Any exciting drink trends you’re seeing?
I actually don’t drink cocktails—all day long I drink water and all night long, when I go out, I’ll drink white wine. But I have noticed that the spritz is freaking everywhere. We had people over a few weeks ago, and almost everyone arrived with these giant red bottles of Aperol. Those and negronis are ubiquitous; Alex thinks Lilia has great ones, I Sodi in the West Village has a list (of negronis), they make 10 different kinds! We don’t drink like we used to; when we go out with friends, I’ve even noticed many a mocktail and how non-alcoholic drinks have gotten better. People are concentrating on a lot more shrubs and house-made juices. There are also session drinks, like session beers, so you don’t have to party with all parts alcohol (e.g. negroni, martini).
What makes for a good-looking restaurant?
Fortune Telling Fish
Elsa just opened on Atlantic Avenue and its garden feels like you’re in Paris, with café lights and these little funny-shaped white and black chairs; it’s so beautiful. Sometimes if the restaurant is not classically pretty, it can just feel really good, like The Mermaid Inn in the East Village. That yellow light is always the right tenor, a lovely kind of buzz. And they do this cool thing where they don’t present you with a dessert menu, instead they bring a tiny chocolate pudding in a little espresso cup, and a fortune telling fish, one of those plastic red fish toys you put in your hand and it lays flat or curls up, depending on your fortune.
One my favorite all time restaurants is Café Cluny in the West Village, where I went on my first date with Alex. It’s such an old reliable paparazzi place, you always see a celebrity there, Christy Turlington, Issac Mizrahi in the back, Julianne Moore will be like, “Ooh, I’m so sorry I bumped your bag,” and it’s on the prettiest street corner in New York City. I have a really soft spot in my heart for it. If you go on your first date somewhere, how could you not love it forever?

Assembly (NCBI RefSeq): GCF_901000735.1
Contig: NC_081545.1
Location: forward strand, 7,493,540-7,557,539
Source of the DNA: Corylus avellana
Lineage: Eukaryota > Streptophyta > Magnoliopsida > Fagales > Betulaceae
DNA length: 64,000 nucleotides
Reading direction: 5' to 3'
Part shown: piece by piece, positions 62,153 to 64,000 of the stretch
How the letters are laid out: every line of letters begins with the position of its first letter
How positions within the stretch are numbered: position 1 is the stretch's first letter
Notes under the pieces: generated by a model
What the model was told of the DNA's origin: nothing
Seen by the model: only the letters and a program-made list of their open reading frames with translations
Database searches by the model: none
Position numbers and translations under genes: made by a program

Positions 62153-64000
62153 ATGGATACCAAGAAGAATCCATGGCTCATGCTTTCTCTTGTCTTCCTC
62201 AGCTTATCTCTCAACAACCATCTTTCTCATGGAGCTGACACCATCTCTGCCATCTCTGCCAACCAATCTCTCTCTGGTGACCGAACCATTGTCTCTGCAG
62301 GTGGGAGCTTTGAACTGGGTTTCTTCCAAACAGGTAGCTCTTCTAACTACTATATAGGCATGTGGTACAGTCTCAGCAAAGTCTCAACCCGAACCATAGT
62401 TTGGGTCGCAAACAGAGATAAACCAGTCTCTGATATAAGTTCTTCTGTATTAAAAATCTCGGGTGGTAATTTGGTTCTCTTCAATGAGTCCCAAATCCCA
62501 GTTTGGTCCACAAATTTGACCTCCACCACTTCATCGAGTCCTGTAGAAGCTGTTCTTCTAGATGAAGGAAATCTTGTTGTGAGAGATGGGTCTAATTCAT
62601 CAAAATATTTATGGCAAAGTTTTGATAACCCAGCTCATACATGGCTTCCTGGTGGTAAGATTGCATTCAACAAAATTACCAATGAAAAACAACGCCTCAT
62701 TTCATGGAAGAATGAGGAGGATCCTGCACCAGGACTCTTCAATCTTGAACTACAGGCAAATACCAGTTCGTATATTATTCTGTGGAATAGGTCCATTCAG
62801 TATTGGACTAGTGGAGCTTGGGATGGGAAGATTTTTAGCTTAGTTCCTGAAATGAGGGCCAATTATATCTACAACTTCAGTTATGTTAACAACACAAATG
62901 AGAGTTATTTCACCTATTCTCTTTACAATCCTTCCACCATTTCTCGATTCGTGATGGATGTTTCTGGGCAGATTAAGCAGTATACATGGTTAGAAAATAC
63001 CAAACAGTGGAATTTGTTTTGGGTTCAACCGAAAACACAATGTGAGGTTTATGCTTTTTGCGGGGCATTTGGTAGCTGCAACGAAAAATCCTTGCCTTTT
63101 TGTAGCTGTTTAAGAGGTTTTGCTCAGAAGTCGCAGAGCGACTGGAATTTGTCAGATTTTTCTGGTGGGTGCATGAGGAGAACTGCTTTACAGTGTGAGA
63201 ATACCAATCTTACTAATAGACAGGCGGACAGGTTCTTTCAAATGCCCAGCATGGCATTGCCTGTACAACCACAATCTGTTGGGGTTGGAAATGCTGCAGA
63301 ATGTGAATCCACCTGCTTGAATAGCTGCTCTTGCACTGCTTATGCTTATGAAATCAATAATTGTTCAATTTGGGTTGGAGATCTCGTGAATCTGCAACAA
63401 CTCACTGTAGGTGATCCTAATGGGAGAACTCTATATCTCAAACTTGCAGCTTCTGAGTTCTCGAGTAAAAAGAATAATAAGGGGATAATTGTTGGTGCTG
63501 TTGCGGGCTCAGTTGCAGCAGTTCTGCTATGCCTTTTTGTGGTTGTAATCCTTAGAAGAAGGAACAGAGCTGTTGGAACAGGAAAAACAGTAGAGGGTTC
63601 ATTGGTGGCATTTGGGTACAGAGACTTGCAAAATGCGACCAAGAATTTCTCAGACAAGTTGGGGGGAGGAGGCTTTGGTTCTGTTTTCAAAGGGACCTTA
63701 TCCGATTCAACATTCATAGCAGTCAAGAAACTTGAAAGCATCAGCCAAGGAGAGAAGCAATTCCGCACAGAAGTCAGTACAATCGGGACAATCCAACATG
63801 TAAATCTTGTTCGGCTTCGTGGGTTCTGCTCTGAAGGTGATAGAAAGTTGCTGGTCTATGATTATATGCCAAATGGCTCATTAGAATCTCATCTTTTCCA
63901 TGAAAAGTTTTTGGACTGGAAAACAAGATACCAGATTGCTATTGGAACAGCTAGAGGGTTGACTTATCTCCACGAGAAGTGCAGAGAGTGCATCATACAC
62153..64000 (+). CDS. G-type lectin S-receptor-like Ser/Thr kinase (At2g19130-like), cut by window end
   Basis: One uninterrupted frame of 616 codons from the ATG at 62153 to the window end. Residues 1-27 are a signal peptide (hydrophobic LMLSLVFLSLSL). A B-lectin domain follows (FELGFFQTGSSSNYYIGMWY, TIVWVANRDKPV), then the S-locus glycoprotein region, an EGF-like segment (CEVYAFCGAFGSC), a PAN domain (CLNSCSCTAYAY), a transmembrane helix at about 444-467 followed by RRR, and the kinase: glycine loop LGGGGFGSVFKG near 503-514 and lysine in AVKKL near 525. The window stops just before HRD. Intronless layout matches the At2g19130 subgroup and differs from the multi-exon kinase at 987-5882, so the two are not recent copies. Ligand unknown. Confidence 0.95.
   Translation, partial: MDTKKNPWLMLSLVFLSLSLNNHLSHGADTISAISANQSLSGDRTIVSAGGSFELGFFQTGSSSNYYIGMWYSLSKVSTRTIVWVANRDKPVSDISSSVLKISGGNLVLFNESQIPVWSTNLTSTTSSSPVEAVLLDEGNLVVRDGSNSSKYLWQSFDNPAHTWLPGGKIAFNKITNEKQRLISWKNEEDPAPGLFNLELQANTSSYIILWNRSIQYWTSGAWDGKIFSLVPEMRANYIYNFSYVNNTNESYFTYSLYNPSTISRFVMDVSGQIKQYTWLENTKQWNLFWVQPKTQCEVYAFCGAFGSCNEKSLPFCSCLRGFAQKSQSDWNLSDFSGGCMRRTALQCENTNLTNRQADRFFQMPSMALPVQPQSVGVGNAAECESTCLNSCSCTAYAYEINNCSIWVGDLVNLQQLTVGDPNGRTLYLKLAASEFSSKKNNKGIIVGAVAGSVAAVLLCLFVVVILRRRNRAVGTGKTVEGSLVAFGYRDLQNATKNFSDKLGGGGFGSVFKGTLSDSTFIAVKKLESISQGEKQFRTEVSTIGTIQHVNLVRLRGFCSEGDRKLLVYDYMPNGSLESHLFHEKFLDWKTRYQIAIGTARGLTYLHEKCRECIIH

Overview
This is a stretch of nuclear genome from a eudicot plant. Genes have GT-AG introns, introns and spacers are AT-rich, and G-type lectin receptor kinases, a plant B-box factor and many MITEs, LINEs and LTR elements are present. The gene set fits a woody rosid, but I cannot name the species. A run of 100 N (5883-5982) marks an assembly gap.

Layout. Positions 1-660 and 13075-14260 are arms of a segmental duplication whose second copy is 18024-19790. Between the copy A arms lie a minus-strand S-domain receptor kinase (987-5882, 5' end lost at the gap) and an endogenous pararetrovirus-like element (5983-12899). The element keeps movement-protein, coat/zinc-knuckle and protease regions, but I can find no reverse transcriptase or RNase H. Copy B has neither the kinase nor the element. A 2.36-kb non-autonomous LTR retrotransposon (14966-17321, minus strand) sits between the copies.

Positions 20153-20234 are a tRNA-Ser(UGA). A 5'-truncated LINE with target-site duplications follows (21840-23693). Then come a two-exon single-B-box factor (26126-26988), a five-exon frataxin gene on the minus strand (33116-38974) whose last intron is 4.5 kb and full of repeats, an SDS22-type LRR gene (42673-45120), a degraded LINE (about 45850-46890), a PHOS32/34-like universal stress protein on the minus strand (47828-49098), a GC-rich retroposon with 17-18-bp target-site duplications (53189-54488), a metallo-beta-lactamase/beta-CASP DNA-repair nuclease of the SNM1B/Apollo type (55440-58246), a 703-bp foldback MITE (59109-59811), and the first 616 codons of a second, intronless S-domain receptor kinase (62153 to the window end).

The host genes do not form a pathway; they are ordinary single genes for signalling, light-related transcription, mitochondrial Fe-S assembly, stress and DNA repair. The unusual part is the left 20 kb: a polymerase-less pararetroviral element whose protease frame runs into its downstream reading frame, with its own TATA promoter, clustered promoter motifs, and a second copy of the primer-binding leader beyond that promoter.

Tell me about your favorite fine dining restaurant experiences lately, what impressed you most about them?
With or Without
“Do you mean Jean-Georges or Eleven Madison Park?” For me, at this moment, fine dining versus casual is really with kids or without I really want to go to Maialino, because Alice Gao, a friend on Instagram (@alice_gao) took the most beautiful pictures of her food there. Alex has been trying to get us reservations at Le Coucou, it looks stunning in photos.
In Atlanta, my husband and I went to Kimball House, which had the best oysters; they felt like you were jumping into the ocean. Our waiter there gave us a good tip about oysters. He brought out this giant platter with hot sauces, lemons and mignonettes, and I asked “what would you recommend putting on them?” He said, “honestly, you’re getting the most delicious oysters, just eat the oyster without anything on it first.” Usually I’m stacking it up with all the toppings, but having them solo it felt like you were swimming in the cold Atlantic and you just happen to drink its salty water, so refreshing.
What’s not to love about dining in NYC these days?
Things Don't Last Forever
That things won’t last forever. I actually felt heartbroken when Ino, this little sliver of a panino bar, closed. It was the end of an era, and I feel like I grew up there in my twenties: going on dates, meeting friends, I went there by myself one time. It felt like you just came into yourself in that place, the most charming tiny gem. That’s the tough thing about New York, a restaurant closes and you can get your heart broken.
Thankfully there are new constants. For the best chocolate chip cookie, we go to Poppy’s, which is only open on the weekends from 9 AM to 3 PM. They serve frittatas and lemon bread, but it’s that cookie I keep going back for.
We're working with Citi and No Kid Hungry for their Dine & Do Good program, which aims to raise up to $2 million to fight childhood hunger in America by donating $1 to No Kid Hungry every time a Citi cardmember spends at least $5 dining out with their Citi credit card. Dining out to support Dine & Do Good? Share a photo of your meal with us on Instagram from 8/3 to 8/10 by using the tag #f52grams.